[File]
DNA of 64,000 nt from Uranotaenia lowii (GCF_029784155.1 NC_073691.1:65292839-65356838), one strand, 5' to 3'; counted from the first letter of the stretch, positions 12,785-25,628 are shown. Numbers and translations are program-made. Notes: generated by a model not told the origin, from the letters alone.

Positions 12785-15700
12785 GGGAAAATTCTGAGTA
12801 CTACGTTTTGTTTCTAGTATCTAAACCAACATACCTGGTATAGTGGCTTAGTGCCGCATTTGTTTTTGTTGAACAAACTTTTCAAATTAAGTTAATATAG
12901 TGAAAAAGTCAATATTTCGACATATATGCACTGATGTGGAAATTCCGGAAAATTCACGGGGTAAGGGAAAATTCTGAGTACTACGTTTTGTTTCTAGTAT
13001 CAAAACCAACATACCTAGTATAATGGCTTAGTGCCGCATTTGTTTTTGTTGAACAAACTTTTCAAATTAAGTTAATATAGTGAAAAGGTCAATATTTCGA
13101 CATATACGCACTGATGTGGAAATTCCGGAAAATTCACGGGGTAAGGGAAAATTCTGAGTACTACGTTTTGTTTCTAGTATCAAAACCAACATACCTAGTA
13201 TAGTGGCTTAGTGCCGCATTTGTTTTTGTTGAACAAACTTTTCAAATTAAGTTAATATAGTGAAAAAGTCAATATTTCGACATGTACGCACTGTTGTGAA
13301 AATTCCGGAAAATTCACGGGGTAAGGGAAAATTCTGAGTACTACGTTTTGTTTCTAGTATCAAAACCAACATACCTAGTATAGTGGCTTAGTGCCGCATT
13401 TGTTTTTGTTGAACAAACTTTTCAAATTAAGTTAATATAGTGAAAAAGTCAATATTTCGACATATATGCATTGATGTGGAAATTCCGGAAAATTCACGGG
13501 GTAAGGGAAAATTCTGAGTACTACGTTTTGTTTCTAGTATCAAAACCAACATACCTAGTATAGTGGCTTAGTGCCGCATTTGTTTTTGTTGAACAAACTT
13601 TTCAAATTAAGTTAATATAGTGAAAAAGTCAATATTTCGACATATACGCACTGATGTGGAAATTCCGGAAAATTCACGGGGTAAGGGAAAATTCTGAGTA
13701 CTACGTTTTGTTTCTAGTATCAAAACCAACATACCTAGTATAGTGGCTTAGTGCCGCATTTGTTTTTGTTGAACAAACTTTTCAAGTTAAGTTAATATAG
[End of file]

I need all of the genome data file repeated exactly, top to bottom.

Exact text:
DNA of 64,000 nt from Uranotaenia lowii (GCF_029784155.1 NC_073691.1:65292839-65356838), one strand, 5' to 3'; counted from the first letter of the stretch, positions 12,785-25,628 are shown. Numbers and translations are program-made. Notes: generated by a model not told the origin, from the letters alone.

Positions 12785-15700
12785 GGGAAAATTCTGAGTA
12801 CTACGTTTTGTTTCTAGTATCTAAACCAACATACCTGGTATAGTGGCTTAGTGCCGCATTTGTTTTTGTTGAACAAACTTTTCAAATTAAGTTAATATAG
12901 TGAAAAAGTCAATATTTCGACATATATGCACTGATGTGGAAATTCCGGAAAATTCACGGGGTAAGGGAAAATTCTGAGTACTACGTTTTGTTTCTAGTAT
13001 CAAAACCAACATACCTAGTATAATGGCTTAGTGCCGCATTTGTTTTTGTTGAACAAACTTTTCAAATTAAGTTAATATAGTGAAAAGGTCAATATTTCGA
13101 CATATACGCACTGATGTGGAAATTCCGGAAAATTCACGGGGTAAGGGAAAATTCTGAGTACTACGTTTTGTTTCTAGTATCAAAACCAACATACCTAGTA
13201 TAGTGGCTTAGTGCCGCATTTGTTTTTGTTGAACAAACTTTTCAAATTAAGTTAATATAGTGAAAAAGTCAATATTTCGACATGTACGCACTGTTGTGAA
13301 AATTCCGGAAAATTCACGGGGTAAGGGAAAATTCTGAGTACTACGTTTTGTTTCTAGTATCAAAACCAACATACCTAGTATAGTGGCTTAGTGCCGCATT
13401 TGTTTTTGTTGAACAAACTTTTCAAATTAAGTTAATATAGTGAAAAAGTCAATATTTCGACATATATGCATTGATGTGGAAATTCCGGAAAATTCACGGG
13501 GTAAGGGAAAATTCTGAGTACTACGTTTTGTTTCTAGTATCAAAACCAACATACCTAGTATAGTGGCTTAGTGCCGCATTTGTTTTTGTTGAACAAACTT
13601 TTCAAATTAAGTTAATATAGTGAAAAAGTCAATATTTCGACATATACGCACTGATGTGGAAATTCCGGAAAATTCACGGGGTAAGGGAAAATTCTGAGTA
13701 CTACGTTTTGTTTCTAGTATCAAAACCAACATACCTAGTATAGTGGCTTAGTGCCGCATTTGTTTTTGTTGAACAAACTTTTCAAGTTAAGTTAATATAG